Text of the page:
‘Dream In Tongues’ offers up in many ways a fairly typical post-rock experience. Each track is dominated by guitar lines, backed up by drums, bass, more guitars and the odd sample here and there to keep it moving along and interesting. For the most part it all works well, and certainly comes across as stronger than a few other post-rock bands. Arms Of Tripoli demonstrate that they certainly have a lot of talent when it comes to their musical abilities, and they seem to push for everything they’ve got on many of the songs. There’s a few nice ideas here and there which makes ‘Dream In Tongues’ an enjoyable album for the most part.

It seems though that for all the efforts Arms Of Tripoli have done for their latest album, there’s simply not enough that is really happening to make the album a great debut effort. Whilst Arms Of Tripoli’s more subtle approach to the post-rock genre is enjoyable in a few tracks, it does end up coming across as a little dull when used in every single track. The whole album comes across as a little lackluster in the end, as it never seems to truly take off and become its own album in its own right. It seems Arms Of Tripoli simply haven’t done enough to make ‘Dream In Tongues’ the great album that it could be.

There are a few enjoyable tracks on ‘Dream In Tongues’, which certainly do showcase their talent and style, suggesting they are capable of great music, but the whole album effort as a whole seems a little bit to thin on the ground for it to be truly great. There’s simply not enough happening in the album, as though Arms Of Tripoli have been so reserved that they’ve lost what makes the music truly their own. At times, ‘Dream In Tongues’ contains little hints that Arms Of Tripoli are capable of creating truly great music, and perhaps we’ll see that at some point in the future, once Arms Of Tripoli iron out their music.

Album Rating:

  • ★★★☆☆  3/5

Selected Songs:

  • Miniature Habits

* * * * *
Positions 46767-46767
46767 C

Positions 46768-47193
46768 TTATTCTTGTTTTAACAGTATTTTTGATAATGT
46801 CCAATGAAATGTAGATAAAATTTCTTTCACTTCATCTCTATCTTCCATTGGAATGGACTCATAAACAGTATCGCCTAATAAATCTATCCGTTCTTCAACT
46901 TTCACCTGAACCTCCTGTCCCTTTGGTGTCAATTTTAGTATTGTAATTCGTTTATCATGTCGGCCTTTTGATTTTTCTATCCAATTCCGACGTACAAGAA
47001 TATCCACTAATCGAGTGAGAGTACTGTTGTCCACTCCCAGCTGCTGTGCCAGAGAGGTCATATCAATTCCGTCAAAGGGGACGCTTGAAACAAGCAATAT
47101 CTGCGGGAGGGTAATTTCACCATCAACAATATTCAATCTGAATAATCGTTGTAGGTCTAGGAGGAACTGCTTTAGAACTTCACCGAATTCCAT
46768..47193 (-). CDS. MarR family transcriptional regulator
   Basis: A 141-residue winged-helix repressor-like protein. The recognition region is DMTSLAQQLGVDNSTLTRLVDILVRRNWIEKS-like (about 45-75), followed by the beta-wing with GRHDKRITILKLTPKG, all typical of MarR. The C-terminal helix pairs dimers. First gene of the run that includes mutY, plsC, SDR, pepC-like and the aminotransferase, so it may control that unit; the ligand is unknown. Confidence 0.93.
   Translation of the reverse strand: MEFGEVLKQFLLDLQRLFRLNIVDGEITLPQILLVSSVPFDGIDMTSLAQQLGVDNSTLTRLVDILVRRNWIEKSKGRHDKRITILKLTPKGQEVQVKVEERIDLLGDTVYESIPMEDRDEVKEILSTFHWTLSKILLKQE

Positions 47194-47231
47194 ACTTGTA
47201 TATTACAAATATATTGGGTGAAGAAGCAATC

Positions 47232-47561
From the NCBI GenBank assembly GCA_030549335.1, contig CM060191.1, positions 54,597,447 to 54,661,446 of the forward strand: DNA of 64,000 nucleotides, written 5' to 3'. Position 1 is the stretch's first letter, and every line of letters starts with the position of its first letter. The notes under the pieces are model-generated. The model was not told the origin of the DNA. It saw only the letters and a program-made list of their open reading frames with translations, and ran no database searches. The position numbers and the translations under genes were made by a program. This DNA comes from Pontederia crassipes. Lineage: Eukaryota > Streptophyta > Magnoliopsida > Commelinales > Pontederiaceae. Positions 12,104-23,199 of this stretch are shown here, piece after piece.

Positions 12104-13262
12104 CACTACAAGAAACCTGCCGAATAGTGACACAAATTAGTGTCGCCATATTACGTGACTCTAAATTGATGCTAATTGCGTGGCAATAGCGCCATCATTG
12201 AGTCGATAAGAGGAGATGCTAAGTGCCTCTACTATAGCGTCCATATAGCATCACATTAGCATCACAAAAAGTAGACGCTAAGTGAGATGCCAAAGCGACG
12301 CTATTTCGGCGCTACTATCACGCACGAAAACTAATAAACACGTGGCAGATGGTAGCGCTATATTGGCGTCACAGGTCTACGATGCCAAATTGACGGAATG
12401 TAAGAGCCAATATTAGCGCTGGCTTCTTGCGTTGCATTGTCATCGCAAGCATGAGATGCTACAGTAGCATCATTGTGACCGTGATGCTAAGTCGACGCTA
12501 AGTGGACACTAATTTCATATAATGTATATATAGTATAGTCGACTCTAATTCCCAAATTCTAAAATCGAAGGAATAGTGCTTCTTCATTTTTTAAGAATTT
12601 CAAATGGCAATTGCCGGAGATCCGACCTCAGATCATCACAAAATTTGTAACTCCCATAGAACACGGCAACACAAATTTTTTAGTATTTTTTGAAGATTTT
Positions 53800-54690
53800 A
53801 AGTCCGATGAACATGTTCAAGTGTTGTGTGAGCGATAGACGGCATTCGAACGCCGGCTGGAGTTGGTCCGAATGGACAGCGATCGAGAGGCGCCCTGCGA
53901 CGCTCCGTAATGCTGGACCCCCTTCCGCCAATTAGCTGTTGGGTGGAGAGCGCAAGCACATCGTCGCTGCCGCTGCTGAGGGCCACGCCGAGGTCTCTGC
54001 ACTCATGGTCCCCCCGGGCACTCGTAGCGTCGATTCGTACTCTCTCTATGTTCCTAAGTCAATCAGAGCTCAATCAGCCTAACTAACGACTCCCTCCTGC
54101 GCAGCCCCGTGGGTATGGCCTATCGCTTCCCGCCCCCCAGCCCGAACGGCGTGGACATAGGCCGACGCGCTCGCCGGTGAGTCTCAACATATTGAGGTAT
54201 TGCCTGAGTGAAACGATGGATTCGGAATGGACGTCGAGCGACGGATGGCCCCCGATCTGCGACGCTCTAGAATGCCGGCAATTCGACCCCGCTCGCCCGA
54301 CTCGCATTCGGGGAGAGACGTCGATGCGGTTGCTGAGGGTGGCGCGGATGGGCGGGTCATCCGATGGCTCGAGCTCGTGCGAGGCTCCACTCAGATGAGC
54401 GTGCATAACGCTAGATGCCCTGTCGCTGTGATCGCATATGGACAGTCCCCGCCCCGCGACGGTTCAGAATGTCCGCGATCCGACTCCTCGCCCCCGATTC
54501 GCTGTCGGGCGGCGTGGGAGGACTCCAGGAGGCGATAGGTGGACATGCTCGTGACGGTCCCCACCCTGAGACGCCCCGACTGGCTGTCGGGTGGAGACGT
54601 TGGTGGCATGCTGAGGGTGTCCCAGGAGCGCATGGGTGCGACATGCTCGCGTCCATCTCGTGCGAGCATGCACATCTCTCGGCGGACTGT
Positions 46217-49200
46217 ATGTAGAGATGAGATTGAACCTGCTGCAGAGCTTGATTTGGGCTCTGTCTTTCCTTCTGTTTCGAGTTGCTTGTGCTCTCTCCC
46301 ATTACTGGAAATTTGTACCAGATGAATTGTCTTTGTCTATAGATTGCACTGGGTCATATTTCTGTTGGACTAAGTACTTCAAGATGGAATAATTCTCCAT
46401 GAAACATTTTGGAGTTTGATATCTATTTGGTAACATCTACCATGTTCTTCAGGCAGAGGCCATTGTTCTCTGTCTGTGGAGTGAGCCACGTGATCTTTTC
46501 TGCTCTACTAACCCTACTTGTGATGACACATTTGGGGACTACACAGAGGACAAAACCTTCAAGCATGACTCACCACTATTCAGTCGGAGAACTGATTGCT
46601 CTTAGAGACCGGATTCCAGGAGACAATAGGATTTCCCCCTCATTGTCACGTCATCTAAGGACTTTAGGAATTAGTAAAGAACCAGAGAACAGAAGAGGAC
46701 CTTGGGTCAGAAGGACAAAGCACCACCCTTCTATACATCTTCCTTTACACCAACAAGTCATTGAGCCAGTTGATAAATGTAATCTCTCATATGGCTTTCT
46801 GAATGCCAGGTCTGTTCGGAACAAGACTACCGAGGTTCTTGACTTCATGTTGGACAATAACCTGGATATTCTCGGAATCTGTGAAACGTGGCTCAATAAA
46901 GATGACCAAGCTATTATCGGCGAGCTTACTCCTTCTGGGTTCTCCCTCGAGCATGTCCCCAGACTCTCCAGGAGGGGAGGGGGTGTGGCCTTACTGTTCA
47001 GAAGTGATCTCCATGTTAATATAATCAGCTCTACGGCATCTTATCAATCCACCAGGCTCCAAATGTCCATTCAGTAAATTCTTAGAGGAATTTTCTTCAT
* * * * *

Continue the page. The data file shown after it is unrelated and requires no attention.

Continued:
• Escalator Jazz
  • Canna
  • Ahs A Vahs A Vae

Arms Of Tripoli’s latest album ‘Dream In Tongues’ is out now and can be purchased at: http://arms-of-tripoli.bandcamp.com/album/dream-in-tongues 

Categories: Albums, Reviews | Tags: , , , , , , , , , , , | Leave a comment

Stolen Fire – Civil Protection

The debut album by post-rock band Civil Protection offers up a full force of incredibly pleasing post-rock aesthetics. The bands’ debut album ‘Stolen Fire’ features many of the conventional techniques of post-rock music, all of which has been executed with flawless precision, making it an album worthy of recognition. There’s an incredible amount to enjoy on ‘Stolen Fire’ which displays an incredible amount of talent and creative force behind the music. It’s a brilliant debut effort from a band who clearly has what it takes to make it in the post-rock scene.

Much of ‘Stolen Fire’ sounds somewhat similar to the odd one or two bands within the post-rock genre, though at the core of each track is Civil Protection themselves, pushing out their own creative ideas and efforts to make the music truly their own. A few of the tracks feature carefully composed and delicate sounding moments that build up slowly into the tracks’ larger moments, whilst others dive headfirst into the noisy and sometimes thrashy elements of Civil Protection’s music. The whole effort works brilliantly, offering up an album where not every single song sounds the same, and where each track offers up something new and interesting from the band.

It’s arguable that ‘Stolen Fire’ is an album split into two parts, with both sections being introduced by short 1-minute tracks that introduce the two halves of the album. Both sides seem to contain different elements of post-rock, with the first being more subtle, and the second being much more abrasiveness. Although the diversity and inclusion of varying elements of post-rock is admirable and works well for Civil Protection, it is arguable that the bands’ strengths lie in the album’s first half, which to an extent makes the albums’ second half pale in comparison.